In addition to capturing Netanyahu’s use and abuse of Diaspora Jews, the book’s most important contribution is its exploration of Netanyahu’s handling of the Palestinians, whose national aspirations and self-determination would become a virtual impossibility during Netanyahu’s tenure. This was deliberate, the work of a well-developed Weltanschauung: “Netanyahu has always maintained that the Palestinian issue is a diversion, not a central problem in the region. In the 1980s, Syria and the Soviet Union were the real issues. In the 1990s, it became Iraq, and since the beginning of the twenty-first century, he has focused on Iran.”

So, too, in his first White House meeting with Obama, in May 2009, Netanyahu “was dismayed to discover that Obama wasn’t interested in talking about Iran at any length. ” For Netanyahu, “the Palestinian issue was a distraction from the real threat, not just to Israel, but to the entire world. How could Obama expect Israel to waste time and resources on a local side-show and make dangerous concessions to the Palestinians while its very existence was being threatened by Iran?”

For Obama, of course, the exact opposite was true. The only way confronting Iran would succeed was if pursued through diplomacy, which required a solution to the Israeli-Palestinian conflict. For him, solving the conflict had to be Israel’s destiny.

We all know how that turned out. Netanyahu leveraged his popularity among hawkish American Jews and congressional Republicans to try to stop Obama’s Iran deal, and failed.

And yet, amazingly, as Pfeffer notes, Netanyahu’s colossal gaslighting of those concerned for Palestinians’ human rights ultimately worked: “Netanyahu has failed to convince the world that Israel was justified in keeping the settlements, but has succeeded in taking the settlements off the global agenda.” Netanyahu expanded Israel’s diplomacy to the Far East, “where leaders were especially eager to acquire Israeli technology and had little interest in the Palestinians.” But he found an ever-bigger coup in the incursions he made with Arab Sunni dictators from Egypt and Saudi Arabia, “who saw him as a partner both in their joint rivalry with the Shi’a Iran and as a useful ally to have when dealing with Trump’s Washington.”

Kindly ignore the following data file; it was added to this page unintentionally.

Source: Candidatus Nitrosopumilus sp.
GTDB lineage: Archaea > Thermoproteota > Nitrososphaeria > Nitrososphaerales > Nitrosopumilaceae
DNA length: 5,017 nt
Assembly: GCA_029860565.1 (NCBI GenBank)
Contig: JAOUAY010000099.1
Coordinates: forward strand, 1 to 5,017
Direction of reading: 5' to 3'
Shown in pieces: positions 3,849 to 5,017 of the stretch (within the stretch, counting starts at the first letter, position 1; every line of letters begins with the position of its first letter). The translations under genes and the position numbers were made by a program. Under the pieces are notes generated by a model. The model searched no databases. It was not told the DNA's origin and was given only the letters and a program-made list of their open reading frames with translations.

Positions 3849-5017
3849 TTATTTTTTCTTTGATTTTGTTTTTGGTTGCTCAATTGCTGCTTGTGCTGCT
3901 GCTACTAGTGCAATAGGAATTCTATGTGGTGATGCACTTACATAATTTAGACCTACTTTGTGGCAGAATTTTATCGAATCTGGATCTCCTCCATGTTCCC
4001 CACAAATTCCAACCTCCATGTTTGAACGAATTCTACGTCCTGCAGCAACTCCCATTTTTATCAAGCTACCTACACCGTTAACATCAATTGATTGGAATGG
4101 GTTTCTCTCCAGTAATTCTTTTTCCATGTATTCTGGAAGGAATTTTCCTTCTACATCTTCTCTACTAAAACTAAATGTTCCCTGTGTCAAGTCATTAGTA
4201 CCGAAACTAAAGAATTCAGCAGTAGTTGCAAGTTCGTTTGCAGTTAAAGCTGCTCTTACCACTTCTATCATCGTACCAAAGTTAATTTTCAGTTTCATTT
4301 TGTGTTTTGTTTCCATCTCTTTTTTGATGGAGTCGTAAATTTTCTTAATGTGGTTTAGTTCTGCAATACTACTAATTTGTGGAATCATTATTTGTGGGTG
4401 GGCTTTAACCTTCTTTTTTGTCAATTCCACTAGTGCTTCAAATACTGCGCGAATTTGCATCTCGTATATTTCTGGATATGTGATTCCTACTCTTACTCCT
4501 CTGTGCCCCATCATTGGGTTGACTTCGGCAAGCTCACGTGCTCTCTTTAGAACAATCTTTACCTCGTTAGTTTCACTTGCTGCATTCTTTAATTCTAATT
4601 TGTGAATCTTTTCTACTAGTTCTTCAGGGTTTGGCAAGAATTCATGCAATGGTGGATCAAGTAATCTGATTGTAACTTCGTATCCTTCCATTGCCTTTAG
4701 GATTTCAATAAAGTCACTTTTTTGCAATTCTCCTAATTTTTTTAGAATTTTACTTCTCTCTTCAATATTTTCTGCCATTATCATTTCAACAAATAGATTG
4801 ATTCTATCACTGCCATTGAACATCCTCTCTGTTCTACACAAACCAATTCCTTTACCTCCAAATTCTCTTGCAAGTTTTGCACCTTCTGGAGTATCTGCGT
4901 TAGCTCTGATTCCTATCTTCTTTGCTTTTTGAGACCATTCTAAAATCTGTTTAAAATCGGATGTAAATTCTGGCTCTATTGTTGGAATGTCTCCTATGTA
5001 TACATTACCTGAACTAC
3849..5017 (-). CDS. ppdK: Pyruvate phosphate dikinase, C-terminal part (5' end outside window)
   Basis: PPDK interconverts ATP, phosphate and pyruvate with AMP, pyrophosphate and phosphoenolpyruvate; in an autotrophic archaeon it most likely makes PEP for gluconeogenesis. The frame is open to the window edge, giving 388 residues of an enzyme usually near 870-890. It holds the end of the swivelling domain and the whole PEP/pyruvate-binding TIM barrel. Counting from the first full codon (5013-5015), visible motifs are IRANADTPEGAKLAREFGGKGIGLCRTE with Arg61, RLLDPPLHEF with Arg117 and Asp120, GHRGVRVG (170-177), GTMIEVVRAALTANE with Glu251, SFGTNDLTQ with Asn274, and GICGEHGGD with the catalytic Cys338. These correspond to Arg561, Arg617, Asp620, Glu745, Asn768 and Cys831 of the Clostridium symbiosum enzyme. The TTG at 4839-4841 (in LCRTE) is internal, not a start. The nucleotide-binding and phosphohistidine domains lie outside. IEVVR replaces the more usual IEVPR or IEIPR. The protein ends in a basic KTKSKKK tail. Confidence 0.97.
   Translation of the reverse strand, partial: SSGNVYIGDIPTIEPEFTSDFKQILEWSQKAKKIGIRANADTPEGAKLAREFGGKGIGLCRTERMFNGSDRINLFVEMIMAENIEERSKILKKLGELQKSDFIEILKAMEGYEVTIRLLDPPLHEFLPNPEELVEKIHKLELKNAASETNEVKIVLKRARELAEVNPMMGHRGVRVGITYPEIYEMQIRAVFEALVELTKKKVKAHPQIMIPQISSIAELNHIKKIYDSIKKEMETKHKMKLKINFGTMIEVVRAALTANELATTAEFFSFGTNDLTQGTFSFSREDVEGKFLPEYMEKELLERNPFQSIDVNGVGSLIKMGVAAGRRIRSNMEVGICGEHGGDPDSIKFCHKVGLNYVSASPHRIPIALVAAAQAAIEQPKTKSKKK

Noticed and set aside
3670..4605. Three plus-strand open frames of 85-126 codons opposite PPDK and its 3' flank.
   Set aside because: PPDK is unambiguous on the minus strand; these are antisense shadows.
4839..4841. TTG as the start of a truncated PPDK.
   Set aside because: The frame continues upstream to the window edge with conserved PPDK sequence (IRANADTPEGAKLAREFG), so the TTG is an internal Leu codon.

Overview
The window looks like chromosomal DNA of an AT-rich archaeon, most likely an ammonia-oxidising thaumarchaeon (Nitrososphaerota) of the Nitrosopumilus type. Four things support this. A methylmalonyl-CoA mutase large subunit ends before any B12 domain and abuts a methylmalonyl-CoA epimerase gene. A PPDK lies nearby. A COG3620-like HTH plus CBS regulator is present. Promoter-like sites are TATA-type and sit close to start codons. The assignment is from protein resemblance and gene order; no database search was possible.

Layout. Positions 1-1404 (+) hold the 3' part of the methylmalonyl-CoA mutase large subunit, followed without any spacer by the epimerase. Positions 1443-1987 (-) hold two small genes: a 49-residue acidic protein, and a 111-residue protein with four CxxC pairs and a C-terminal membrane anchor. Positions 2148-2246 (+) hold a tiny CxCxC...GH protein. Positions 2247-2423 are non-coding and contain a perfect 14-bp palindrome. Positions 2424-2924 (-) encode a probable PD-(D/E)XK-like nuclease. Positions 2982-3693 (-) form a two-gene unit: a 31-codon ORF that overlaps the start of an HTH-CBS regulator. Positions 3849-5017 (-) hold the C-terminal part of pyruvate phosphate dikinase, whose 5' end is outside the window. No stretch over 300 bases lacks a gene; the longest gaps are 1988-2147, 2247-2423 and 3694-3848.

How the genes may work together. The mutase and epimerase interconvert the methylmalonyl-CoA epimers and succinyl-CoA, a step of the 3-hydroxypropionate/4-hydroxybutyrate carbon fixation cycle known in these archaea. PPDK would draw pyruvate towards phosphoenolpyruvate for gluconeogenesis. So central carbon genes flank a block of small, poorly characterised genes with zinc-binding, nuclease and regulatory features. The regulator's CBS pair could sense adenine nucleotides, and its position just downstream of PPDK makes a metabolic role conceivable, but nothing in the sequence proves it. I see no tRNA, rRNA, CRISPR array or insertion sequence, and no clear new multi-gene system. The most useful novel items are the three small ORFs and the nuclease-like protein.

Ironically, these successes have enabled the entrenchment of the occupation of the West Bank and the blockade against Gaza.

This tension, between opening to the Arab world and foreclosing on Palestinian human rights, lies at the heart of Netanyahu’s legacy. And yet, balancing contradictions — between nationalism and liberalism, openness and protectiveness, Old Jew and New Jew — is a Netanyahu family legacy. For three generations, the Netanyahus have staked their claim in the Revisionist Zionist camp of Ze’ev Jabotinsky, assuming Jabotinsky’s Hobbesian outlook, that nations who wish to survive must “keep apart, untrusting, perpetually on guard.” And though his elders remained obscure outsiders in the history of Zionism, ultimately their brand of Zionism seems to have won the day; “integrating Jewish nationalism and religious tradition is one of the dominant ideologies in Israel.” This is in no small part due to Netanyahu, who, though staunchly secular himself, has always used the ultra Orthodox parties and the religious Zionist settlement movement to his advantage.

With his willingness to mine the worst in humans to ensure his political longevity — who can forget the Facebook video of Netanyahu warning voters to get to the polls because the Arabs were voting “in droves” — and an ability to manipulate the press while simultaneously whining about unfavorable coverage, some readers might be reminded of President Trump. (Sara Netanyahu told Melania Trump when the first couple landed in Ben Gurion Airport: “We’re just like you. The media hate us but the people love us.”) As the Israeli politician Dan Meridor told Pfeffer, “Bibi isn’t a racist himself, but he is adept at using racism for political purposes.” It sounds eerily familiar.

But Pfeffer’s Netanyahu is a man driven by both political self-preservation and deeply held convictions. He inherited from his father “a deep disdain for what he sees as an inherent weakness in the Jewish character” — “Only a strong leader, capable of withstanding unbearable pressure to concede, can safeguard Jewish sovereignty for another generation.”

And though the Jewish state has existed for 70 years, much like Netanyahu himself, “its existence remains as precarious as that of the Hasmonean dynasty of Judea” in Netanyahu’s mind. One wrong turn and you’re lying in a puddle of mud after having been beaten up by a group of ruffians —- or on your way to the gas chambers.

This also means that Netanyahu sees threats to his leadership as threats to national security, a conflation that will only increase as his legal troubles close in on him.

On every page of “Bibi: The Turbulent Life and Times of Benjamin Netanyahu,” out May 1, one feels Pfeffer’s encyclopedic knowledge of his subject and his profound fairness in assessing Israel’s leader. For American Jews especially, the book pulls back the curtain on a man held in high esteem who holds us in contempt.

Batya Ungar-Sargon is the Forward’s opinion editor.